PEPs were introduced by the Government to encourage wider share ownership and have proved popular, with about pounds 22bn invested in them by the end of last year. The tax breaks apply both to capital gains and income tax. CGT is not charged on the sale of shares held in a PEP, and therefore any increase in value comes free of tax.
Dividends paid are also tax-free. Unlike a Tessa, there is no requirement for the investment to be kept for five years. Investments in PEPs are restricted to pounds 6,000 in any one year, plus up to pounds 3,000 in a single-company PEP.
PEPS normally have one of two characteristics. They are either geared towards producing a regular income or they are committed to longer-term capital growth. In the case of longer-term-growth PEPS, fund managers freed from the constraints of supplying dividend income are able to invest for growth. An income-generating PEP can, however, still provide an ideal vehicle for capital growth if dividends are reinvested.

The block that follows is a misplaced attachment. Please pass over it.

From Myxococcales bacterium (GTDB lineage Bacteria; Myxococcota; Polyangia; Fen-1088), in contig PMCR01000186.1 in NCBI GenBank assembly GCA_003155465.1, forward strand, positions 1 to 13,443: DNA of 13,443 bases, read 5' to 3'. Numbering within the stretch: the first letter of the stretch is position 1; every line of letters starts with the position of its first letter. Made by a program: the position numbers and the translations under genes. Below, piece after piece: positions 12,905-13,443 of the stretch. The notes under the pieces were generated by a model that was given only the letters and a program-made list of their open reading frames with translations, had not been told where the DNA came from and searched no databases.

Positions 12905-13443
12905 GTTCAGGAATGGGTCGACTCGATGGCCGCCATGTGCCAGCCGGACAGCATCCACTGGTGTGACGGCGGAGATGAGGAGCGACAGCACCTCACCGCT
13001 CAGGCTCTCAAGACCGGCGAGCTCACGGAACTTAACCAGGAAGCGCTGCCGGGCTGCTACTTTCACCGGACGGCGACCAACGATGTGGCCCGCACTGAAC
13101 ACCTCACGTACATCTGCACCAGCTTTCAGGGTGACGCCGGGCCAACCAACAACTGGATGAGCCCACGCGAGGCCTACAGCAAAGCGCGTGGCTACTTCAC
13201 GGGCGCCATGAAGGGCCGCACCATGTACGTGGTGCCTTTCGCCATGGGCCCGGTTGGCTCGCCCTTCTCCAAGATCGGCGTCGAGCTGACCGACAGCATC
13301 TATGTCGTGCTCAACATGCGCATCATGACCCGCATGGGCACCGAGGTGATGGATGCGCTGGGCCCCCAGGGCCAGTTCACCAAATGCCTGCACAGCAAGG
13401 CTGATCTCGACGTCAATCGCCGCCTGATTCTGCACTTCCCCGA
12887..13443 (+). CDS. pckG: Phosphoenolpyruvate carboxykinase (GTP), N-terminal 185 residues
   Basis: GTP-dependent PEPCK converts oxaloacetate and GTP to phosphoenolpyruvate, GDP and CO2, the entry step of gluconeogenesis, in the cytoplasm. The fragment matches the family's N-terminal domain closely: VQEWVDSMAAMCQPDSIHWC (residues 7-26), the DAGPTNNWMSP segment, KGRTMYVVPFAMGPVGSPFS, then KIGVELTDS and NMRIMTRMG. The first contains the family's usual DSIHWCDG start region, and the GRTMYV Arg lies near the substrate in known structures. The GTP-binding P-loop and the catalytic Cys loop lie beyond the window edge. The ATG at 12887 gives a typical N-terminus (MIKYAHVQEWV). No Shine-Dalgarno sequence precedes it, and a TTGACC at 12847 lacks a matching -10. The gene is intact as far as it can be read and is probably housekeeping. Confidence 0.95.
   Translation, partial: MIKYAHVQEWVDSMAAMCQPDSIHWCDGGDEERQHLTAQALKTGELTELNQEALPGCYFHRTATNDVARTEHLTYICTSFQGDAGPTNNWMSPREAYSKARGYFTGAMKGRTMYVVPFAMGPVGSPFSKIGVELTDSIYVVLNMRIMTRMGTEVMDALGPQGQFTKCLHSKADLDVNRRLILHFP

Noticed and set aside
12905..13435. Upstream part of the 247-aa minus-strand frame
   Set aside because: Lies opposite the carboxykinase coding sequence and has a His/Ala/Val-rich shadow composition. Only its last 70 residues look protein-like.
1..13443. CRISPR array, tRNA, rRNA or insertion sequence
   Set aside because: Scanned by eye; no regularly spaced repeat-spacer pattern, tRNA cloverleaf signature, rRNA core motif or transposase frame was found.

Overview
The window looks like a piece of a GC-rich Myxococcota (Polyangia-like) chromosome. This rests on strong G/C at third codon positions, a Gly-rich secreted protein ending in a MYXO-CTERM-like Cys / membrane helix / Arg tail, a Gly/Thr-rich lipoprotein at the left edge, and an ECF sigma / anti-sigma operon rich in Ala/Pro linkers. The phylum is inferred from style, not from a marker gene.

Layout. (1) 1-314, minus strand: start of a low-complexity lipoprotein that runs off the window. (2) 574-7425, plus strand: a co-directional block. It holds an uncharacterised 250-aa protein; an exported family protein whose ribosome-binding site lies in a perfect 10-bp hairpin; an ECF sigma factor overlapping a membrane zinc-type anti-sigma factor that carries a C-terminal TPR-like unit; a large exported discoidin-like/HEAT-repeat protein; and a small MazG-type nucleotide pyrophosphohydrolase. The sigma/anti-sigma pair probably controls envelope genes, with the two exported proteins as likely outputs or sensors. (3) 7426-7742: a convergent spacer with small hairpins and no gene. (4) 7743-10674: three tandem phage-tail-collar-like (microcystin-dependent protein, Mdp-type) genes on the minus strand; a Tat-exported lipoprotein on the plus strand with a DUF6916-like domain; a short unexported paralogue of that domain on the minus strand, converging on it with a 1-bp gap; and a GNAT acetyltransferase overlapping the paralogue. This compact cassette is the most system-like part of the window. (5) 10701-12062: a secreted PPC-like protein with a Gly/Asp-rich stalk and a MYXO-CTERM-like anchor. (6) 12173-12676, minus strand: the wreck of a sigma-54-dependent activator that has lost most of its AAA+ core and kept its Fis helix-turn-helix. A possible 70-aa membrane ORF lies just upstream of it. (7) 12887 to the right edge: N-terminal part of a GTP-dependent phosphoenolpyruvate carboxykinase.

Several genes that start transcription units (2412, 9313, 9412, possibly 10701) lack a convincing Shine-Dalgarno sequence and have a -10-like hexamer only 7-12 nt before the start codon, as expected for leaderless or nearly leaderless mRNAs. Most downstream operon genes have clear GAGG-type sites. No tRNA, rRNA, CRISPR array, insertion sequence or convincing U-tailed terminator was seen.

Tony Marshall, an independent financial adviser with JN Financial Services Limited, says: "At present, a typical income PEP produces a yield of around 3.75 per cent per annum. This income can be rolled up to buy further shares, to this can be added the tax credit on the dividend, worth a further 0.5 per cent a year."
The decision on whether to "PEP up" depends on personal circumstances. If an investor can comfortably afford to leave the funds untouched for some time, and is prepared to accept varying degrees of risk, there is a strong case for PEPs.
There are a large variety of PEPs to choose from, with varying charging structures. These depend in part on the extent to which the investment is actively managed.
In 1995 a new breed of cut-price PEP providers entered the market. They cut some of the costs by tracking the market indexes, usually the FT-SE 100 share index. There is intense competition between providers to levy low charges, with Virgin Direct, Legal & General, Gartmore and HSBC among the cheapest.